MARTINEZ, Calif. – Susana Park has shade and is a short walk from a new beaver dam. And that has made the new venue popular with fans of the Martinez Beaver Festival, which took place there Saturday.
“Everyone’s comfortable,” said Heidi Perryman, whose Worth A Dam organization puts the festival together each year.
For the past 10 years, the festival was closer to the Carquinez Strait that often provides breezes. But the little triangular park that became known as “Beaver Park” had no shade.
Susana Park, at the intersection of Estudillo and Susana streets, has a number of trees with canopies that provided shade in addition to that of the tented booths of the environmental organizations that use the festival as a way to let visitors know what they do and to share information about ecological causes.
“It’s perfect for artwork, perfect for the stage, and people love it,” Perryman said from her own both, where she distributed sheets on which children could affix stickers they obtained from other groups after learning how important beavers are to their surroundings.
Those sheets, once decorated, resembled the chalk mural by Amy G. Hall, the Napa street painter. Hall wasn’t the only one to apply chalk to sidewalk during the festival. Anyone with a yen to do so was invited to create their own illustrations to the walkways.
Another celebrity, Ben Goldfarb, gave readings from his book, “Eager: The Surprising Secret Lives of Beavers and Why They Matter.” One chapter of the book deals with Martinez’s own beaver story.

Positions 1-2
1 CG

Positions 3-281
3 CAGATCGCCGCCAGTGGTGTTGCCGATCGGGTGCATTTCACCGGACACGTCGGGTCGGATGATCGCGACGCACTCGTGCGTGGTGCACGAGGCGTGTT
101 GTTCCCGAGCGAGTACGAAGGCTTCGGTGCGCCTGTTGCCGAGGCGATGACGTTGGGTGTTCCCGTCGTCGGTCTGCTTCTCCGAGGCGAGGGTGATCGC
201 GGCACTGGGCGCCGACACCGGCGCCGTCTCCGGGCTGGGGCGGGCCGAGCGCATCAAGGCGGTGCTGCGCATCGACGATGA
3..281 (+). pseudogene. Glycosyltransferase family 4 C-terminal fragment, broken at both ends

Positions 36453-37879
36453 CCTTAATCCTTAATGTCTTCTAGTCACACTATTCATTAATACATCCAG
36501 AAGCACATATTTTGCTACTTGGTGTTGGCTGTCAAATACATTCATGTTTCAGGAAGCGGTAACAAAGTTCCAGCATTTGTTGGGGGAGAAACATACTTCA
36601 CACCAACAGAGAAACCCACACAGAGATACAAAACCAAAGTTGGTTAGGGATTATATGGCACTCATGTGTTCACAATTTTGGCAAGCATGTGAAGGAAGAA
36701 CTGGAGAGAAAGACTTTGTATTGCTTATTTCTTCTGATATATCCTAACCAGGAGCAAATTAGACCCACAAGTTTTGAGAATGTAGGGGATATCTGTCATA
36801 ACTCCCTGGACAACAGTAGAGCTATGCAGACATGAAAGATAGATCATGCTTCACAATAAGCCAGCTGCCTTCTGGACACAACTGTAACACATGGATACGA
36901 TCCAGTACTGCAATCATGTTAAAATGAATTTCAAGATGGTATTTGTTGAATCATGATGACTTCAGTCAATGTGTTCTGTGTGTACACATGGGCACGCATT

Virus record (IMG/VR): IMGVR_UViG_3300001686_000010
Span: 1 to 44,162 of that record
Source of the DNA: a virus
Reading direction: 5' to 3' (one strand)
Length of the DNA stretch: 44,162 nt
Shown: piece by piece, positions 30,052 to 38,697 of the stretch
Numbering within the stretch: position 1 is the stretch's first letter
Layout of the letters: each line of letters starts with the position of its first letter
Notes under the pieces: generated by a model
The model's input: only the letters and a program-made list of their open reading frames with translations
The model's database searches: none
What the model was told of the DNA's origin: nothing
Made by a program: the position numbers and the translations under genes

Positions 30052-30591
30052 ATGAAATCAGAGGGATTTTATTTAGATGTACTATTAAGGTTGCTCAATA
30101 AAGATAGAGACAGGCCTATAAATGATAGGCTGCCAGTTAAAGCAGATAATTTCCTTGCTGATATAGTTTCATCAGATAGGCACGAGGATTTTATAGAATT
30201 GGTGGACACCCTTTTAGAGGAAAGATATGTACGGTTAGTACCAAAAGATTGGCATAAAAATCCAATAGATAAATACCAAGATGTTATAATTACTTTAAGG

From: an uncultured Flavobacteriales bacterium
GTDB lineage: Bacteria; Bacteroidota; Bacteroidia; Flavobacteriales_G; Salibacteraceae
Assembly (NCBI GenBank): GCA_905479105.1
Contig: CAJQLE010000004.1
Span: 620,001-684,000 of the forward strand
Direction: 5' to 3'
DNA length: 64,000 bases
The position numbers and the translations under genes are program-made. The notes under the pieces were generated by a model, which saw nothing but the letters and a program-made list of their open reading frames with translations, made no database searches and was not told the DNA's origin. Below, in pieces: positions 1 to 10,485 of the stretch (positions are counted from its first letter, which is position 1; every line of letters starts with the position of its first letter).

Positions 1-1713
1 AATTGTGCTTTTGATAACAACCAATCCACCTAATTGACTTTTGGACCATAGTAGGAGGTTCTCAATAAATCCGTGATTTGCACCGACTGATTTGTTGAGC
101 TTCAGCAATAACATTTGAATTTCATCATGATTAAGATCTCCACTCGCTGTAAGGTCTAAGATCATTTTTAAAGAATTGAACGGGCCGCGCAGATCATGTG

That begins when a family of beavers made a dam close to the city’s downtown area, where flooding has been a historic problem to building owners and business operators. Conflicts arose, pitting those who wanted the beavers to be left alone against those who feared even greater damage to buildings and their contents.
The first Beaver Festival was staged to show how many people support the important aquatic animal. In the meantime, Martinez officials finally warmed up to the option of installing a device called a “beaver deceiver” that would allow beavers to live in Alhambra Creek without causing greater harm during the area’s rainy season.
In recent years, that family of beavers moved on, ending the custom of including a guided tour to see beavers. But this year’s move to Susana Park coincides with the discovery of two beaver dams in the nearby creek. One could be seen through the chain-link fencing, although Perryman said the other is farther upstream and is obscured from view.
“We’re especially happy, because there is a baby beaver in the creek!” Perryman said.